Strength of the UK’s Armed Forces — 14 Apr 2021 at 18:50

That this House notes the Prime Minister’s 2019 election pledge that his Government would not cut the Armed Services in any form; further notes with concern the threat assessment in the Integrated Review of Security, Defence, Development and Foreign Policy, that threats from other states to the UK and its allies are growing and diversifying; calls on the Government to rethink its plan set out in the Defence Command Paper, published in March 2021, CP411, to reduce key defence capabilities and reduce the strength of the Armed Forces, including a further reduction in the size of the Army by 2025; and calls on the Prime Minister to make an oral statement to Parliament by June 30 2021 on the Government’s plans to reduce the capability and strength of the Armed Forces.
“We will not be cutting our armed forces in any form. We will be maintaining the size of our armed forces”.
“State threats to the UK…are growing and diversifying”,
“Russia continues to pose the greatest nuclear, conventional military and sub-threshold threat to European security.”
“the standard whereby a credible army is judged”,
“no longer taken seriously as a military power”
“damage our relationship with the US and our position in NATO”.
“we will not be cutting our armed services in any form.”
“We will be maintaining the size of the armed services”.
“the pace and level of investment to live that statement”.
“Great Britain has lost an empire and has not yet found a role.”
“I would argue most strongly that it is our people that give the United Kingdom’s armed forces our qualitative edge”.
“I hear it a lot on the Tory benches, this idea of a country that ruled the waves. Rule Britannia… I think that’s given way to a nostalgia rooted in the history of the Second World War that somehow says that we’re a small island nation that goes out punching above its weight, without ever really stopping to ask why on earth it is that we’re punching at all.”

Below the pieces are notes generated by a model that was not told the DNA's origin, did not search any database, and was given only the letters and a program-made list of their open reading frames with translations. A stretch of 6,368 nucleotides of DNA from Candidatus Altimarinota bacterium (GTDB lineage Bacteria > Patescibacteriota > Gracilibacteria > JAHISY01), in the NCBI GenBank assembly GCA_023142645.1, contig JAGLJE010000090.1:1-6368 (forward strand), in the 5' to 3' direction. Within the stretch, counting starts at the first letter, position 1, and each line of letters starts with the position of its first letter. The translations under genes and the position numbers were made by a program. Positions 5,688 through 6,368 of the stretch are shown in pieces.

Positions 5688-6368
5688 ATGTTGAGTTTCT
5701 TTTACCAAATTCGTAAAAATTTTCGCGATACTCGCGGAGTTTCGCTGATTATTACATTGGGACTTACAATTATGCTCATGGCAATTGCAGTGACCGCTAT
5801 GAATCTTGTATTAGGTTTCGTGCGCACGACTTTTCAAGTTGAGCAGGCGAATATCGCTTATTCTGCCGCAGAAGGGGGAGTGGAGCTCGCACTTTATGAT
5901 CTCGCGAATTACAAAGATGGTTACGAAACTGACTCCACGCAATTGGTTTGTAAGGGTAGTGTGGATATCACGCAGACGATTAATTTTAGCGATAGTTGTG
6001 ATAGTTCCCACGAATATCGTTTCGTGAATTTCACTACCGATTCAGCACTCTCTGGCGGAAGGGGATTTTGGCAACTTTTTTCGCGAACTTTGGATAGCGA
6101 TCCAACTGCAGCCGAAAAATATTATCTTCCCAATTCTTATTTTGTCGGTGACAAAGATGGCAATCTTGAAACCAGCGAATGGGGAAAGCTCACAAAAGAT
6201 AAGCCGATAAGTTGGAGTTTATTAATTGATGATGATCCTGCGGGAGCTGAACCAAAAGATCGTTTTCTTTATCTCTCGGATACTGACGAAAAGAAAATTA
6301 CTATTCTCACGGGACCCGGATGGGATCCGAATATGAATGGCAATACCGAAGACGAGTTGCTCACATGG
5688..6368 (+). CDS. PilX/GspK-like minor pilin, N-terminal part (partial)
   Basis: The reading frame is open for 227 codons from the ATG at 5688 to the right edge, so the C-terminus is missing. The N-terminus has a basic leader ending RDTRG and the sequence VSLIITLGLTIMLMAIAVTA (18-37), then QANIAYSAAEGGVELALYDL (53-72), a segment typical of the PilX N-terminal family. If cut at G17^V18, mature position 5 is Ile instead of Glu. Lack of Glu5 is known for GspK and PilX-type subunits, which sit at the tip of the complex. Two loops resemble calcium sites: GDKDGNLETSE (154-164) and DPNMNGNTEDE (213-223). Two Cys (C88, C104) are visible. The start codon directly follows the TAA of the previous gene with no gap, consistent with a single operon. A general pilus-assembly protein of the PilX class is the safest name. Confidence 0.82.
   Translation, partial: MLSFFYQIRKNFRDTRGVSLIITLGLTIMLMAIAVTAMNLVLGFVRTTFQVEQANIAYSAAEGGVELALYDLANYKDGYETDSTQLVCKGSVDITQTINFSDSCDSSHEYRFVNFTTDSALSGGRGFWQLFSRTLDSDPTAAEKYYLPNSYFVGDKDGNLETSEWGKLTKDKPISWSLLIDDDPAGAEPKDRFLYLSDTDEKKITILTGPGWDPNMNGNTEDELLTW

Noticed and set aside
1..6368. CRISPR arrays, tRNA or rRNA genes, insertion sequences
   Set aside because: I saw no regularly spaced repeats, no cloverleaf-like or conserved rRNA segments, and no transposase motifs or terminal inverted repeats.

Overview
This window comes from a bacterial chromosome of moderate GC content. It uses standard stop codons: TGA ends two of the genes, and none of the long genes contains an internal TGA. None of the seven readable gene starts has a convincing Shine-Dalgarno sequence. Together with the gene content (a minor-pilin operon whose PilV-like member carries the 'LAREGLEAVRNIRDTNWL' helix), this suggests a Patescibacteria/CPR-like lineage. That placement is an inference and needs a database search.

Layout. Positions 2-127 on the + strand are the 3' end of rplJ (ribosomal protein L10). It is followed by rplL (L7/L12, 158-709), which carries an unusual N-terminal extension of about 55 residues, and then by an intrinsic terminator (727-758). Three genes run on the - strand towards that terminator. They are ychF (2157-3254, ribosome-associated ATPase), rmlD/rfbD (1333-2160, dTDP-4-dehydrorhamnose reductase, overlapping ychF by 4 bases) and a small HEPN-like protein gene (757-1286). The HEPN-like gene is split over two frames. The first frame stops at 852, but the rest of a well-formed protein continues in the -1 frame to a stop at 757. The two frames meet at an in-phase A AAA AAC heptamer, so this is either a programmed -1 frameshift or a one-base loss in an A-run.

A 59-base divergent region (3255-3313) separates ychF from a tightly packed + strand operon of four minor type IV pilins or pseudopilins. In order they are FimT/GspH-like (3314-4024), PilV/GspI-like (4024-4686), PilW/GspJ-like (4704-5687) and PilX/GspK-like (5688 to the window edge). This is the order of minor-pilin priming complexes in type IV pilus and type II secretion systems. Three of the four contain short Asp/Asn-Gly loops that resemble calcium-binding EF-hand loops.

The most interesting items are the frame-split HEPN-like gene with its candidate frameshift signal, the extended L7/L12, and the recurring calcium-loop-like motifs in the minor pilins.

“cutting our armed services in any form.”
“the standard whereby a credible army is judged.”

Debate in Parliament |

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Party Summary

Votes by party, red entries are votes against the majority for that party.

What is Tell? '+1 tell' means that in addition one member of that party was a teller for that division lobby.

What are Boths? An MP can vote both aye and no in the same division. The boths page explains this.

What is Turnout? This is measured against the total membership of the party at the time of the vote.

PartyMajority (No)Minority (Aye)BothTurnout
Alliance0 10100.0%
Con357 (+2 tell) 0098.6%
DUP0 7087.5%
Independent1 0050.0%
Lab0 188 (+2 tell)094.1%
LDem0 110100.0%
PC0 30100.0%
SNP0 45093.8%
Total:358 255096.6%

Rebel Voters - sorted by party

MPs for which their vote in this division differed from the majority vote of their party. You can see all votes in this division, or every eligible MP who could have voted in this division

Sort by: Name | Constituency | Party | Vote

NameConstituencyPartyVote
no rebellions

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